During the evening a couple times I would leave the group and go into the alley to have a cigarette alone and I heard footsteps but never saw anybody…but it still wasn’t sinking in, considering it was an unfamiliar place I just chalked it off as my own imagination. However that evening after we rolled out or blew up our mattresses and chose a place on the floor it was time to sleep and I dozed off pretty quick to be woken up a few hours later to the sound of rattling chains and a really sad moaning type of noise.

    The old elevator in the inside f the building is made out of wrought iron and is quite loud, I heard it being in use and I was just around the corner from it, I heard it stop on the floor I was on and I jumped up very quickly thinking I was going to catch some kids sneaking around, but nobody was there. In the morning I asked the employee (he called himself Captain Ron or something like that) if the place is haunted and he asked me why I ask, did I see or hear something, so I explained everything I heard, he just smiled and nodded. From my own experience this place definately has paranormal activity.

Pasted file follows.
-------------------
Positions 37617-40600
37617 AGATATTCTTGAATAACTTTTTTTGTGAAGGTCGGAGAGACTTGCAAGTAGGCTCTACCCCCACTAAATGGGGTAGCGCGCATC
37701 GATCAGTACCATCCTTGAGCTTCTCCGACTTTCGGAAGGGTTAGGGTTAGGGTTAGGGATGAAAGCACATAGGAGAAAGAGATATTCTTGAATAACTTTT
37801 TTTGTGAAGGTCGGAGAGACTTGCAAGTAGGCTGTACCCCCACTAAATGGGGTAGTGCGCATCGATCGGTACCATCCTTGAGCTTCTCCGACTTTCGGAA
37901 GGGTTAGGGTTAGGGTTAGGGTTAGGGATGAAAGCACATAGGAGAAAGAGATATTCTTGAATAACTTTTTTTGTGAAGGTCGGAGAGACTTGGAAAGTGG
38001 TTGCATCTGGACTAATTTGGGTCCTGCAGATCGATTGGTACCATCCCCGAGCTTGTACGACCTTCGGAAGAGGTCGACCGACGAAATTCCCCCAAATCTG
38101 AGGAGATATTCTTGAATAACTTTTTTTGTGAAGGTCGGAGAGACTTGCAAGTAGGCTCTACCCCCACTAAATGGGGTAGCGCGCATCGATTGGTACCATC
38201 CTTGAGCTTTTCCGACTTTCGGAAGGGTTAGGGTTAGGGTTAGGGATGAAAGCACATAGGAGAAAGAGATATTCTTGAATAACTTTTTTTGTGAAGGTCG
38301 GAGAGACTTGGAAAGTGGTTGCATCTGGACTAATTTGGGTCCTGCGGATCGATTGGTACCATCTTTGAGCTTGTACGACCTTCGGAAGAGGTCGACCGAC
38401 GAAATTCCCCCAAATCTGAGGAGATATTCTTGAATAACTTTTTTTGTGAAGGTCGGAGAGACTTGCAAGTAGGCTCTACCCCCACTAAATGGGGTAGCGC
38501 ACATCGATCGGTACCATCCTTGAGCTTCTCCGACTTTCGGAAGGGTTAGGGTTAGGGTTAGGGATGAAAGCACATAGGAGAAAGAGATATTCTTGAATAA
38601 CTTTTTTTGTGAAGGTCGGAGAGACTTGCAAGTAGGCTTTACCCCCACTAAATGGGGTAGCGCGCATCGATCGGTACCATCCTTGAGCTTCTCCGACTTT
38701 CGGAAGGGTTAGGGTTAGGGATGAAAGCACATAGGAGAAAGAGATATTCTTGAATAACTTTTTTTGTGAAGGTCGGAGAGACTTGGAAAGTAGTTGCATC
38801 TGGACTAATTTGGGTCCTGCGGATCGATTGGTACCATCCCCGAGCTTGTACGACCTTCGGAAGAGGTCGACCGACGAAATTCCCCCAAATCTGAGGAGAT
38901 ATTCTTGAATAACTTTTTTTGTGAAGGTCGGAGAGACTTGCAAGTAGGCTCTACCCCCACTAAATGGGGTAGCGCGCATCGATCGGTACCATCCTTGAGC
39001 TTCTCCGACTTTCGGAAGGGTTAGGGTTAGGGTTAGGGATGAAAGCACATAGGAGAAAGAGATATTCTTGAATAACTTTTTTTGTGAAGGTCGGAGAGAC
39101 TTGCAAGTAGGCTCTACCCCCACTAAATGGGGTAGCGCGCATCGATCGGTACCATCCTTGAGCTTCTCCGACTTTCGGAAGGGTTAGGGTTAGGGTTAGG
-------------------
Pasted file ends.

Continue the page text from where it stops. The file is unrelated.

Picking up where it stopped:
Leave a Reply

Your email address will not be published. Required fields are marked *

You may use these HTML tags and attributes: <a href="" title=""> <abbr title=""> <acronym title=""> <b> <blockquote cite=""> <cite> <code> <del datetime=""> <em> <i> <q cite=""> <strike> <strong>

Powered by sweet Captcha